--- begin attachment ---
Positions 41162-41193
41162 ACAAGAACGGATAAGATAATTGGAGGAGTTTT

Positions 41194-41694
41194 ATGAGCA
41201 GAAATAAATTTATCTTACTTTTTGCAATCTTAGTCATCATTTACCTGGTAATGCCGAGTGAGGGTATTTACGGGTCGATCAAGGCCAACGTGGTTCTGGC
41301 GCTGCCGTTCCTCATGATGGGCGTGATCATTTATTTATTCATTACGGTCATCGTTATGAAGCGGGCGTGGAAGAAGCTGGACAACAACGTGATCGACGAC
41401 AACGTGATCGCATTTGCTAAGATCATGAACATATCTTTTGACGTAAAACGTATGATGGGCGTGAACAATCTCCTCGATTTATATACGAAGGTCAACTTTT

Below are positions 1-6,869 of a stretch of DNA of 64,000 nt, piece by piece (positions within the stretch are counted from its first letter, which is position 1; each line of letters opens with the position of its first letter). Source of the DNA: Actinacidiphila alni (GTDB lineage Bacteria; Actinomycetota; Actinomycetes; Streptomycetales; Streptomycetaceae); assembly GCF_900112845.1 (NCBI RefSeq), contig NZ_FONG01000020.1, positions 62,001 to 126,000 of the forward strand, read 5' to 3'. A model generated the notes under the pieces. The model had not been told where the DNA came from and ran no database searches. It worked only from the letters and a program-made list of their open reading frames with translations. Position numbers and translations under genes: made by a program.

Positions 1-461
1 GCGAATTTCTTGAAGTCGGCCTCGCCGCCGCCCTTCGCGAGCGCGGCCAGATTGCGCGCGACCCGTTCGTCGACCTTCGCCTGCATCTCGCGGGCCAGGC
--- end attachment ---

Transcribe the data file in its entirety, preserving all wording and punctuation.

Positions 41162-41193
41162 ACAAGAACGGATAAGATAATTGGAGGAGTTTT

Positions 41194-41694
41194 ATGAGCA
41201 GAAATAAATTTATCTTACTTTTTGCAATCTTAGTCATCATTTACCTGGTAATGCCGAGTGAGGGTATTTACGGGTCGATCAAGGCCAACGTGGTTCTGGC
41301 GCTGCCGTTCCTCATGATGGGCGTGATCATTTATTTATTCATTACGGTCATCGTTATGAAGCGGGCGTGGAAGAAGCTGGACAACAACGTGATCGACGAC
41401 AACGTGATCGCATTTGCTAAGATCATGAACATATCTTTTGACGTAAAACGTATGATGGGCGTGAACAATCTCCTCGATTTATATACGAAGGTCAACTTTT

Below are positions 1-6,869 of a stretch of DNA of 64,000 nt, piece by piece (positions within the stretch are counted from its first letter, which is position 1; each line of letters opens with the position of its first letter). Source of the DNA: Actinacidiphila alni (GTDB lineage Bacteria; Actinomycetota; Actinomycetes; Streptomycetales; Streptomycetaceae); assembly GCF_900112845.1 (NCBI RefSeq), contig NZ_FONG01000020.1, positions 62,001 to 126,000 of the forward strand, read 5' to 3'. A model generated the notes under the pieces. The model had not been told where the DNA came from and ran no database searches. It worked only from the letters and a program-made list of their open reading frames with translations. Position numbers and translations under genes: made by a program.

Positions 1-461
1 GCGAATTTCTTGAAGTCGGCCTCGCCGCCGCCCTTCGCGAGCGCGGCCAGATTGCGCGCGACCCGTTCGTCGACCTTCGCCTGCATCTCGCGGGCCAGGC